The National Kidney Foundation (NKF) and the Cranberry Marketing Committee recently announced that they will combine their efforts to raise awareness about the dangers of urinary tract infections (UTI) and how this condition can be prevented.
About 8.3 million visits to the doctor are attributed to UTIs each year, according to the National Kidney and Urologic Diseases Information Clearinghouse (NKUDIC). Women are more likely than men to develop this problem, as nearly one in five women will develop a UTI in their lifetime.
The joint effort, called "Partnership in Education," involves the launch of an informational website which features an online health quiz and a blog where individuals can post their questions, in which doctors will respond.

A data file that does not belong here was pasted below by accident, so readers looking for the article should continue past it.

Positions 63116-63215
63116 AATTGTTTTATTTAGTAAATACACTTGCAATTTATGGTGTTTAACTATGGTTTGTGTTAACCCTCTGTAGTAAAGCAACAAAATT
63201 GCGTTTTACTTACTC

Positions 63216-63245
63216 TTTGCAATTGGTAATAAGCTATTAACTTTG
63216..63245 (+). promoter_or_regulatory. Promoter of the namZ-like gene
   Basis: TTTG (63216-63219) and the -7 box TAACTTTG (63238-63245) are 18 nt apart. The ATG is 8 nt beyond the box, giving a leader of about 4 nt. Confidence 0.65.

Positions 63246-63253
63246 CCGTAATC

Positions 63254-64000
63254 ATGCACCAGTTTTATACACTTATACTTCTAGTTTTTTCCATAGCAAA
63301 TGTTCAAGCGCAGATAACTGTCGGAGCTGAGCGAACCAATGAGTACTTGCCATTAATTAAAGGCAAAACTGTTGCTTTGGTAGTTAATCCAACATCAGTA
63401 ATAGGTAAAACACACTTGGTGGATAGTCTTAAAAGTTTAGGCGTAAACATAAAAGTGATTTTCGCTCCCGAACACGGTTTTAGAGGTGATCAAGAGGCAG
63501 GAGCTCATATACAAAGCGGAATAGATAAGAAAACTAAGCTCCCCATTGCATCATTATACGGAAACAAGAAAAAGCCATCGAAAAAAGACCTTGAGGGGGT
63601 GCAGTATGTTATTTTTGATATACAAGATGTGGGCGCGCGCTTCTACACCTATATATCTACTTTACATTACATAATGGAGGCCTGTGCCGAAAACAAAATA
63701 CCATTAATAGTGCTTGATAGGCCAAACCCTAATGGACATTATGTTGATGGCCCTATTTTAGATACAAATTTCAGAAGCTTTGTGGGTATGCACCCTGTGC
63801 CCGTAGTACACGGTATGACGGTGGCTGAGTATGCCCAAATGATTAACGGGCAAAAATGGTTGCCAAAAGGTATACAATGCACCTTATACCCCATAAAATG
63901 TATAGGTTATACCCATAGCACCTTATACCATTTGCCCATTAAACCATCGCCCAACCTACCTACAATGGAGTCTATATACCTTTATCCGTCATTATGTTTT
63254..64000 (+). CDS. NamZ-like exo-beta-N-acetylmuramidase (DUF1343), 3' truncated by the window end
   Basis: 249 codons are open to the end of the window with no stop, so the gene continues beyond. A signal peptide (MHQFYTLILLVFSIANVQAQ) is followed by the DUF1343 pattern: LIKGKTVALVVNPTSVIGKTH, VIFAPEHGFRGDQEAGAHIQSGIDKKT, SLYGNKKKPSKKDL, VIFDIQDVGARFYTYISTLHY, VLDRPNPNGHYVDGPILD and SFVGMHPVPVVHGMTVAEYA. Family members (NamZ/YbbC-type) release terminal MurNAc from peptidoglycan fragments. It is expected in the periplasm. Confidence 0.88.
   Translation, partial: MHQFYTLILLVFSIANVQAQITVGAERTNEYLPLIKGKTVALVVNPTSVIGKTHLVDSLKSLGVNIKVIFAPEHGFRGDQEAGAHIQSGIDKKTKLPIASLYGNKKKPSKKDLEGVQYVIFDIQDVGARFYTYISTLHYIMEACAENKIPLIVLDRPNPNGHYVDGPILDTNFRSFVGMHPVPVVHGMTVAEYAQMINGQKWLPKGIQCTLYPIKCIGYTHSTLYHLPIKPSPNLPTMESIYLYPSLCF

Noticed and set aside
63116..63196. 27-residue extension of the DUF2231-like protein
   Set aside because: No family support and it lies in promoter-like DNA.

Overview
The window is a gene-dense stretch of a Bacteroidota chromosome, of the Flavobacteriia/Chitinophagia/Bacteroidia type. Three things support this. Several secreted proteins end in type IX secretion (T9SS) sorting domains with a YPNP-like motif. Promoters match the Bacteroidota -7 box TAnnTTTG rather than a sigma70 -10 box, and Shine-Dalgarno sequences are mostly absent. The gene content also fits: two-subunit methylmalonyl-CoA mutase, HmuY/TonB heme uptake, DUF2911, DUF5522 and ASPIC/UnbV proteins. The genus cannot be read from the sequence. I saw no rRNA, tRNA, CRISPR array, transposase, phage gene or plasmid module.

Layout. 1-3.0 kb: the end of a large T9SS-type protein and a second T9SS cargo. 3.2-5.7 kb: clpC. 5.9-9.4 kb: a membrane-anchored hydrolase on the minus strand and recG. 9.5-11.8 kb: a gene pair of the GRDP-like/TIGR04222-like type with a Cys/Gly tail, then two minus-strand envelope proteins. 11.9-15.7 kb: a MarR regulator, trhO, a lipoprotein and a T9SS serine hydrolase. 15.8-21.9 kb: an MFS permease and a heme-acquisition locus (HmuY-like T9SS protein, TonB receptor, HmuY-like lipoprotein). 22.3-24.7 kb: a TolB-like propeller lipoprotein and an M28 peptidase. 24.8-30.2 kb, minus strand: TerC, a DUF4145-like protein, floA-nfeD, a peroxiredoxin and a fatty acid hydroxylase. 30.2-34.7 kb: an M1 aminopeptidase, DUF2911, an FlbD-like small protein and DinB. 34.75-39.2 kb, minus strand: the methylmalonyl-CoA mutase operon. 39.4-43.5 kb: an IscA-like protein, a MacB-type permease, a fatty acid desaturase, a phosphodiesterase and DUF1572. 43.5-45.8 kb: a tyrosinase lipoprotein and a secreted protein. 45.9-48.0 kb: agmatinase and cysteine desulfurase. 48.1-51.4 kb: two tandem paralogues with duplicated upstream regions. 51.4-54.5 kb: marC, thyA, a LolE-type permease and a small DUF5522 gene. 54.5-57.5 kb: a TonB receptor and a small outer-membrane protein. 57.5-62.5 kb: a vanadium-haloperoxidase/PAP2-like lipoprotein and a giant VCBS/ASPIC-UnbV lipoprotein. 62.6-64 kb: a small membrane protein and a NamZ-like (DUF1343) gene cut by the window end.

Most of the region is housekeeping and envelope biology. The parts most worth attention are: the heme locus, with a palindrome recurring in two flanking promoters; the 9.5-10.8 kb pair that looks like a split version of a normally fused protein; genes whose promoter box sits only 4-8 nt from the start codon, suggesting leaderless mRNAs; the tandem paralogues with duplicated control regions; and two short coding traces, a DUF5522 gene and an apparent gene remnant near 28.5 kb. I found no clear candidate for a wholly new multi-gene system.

The partnership also spreads awareness about the benefits of cranberry products, such as juice or supplements. Previous research has shown that cranberries contain a certain compound that may help to prevent UTIs.
John Davis, CEO of the NKF, said that increasing access to information about this health risk is important because "UTIs occur in the bladder, but if not treated promptly, they can spread to the kidneys, causing a more serious infection."
The NKUDIC reports that 20 percent of women who get a UTI will at some point develop another one.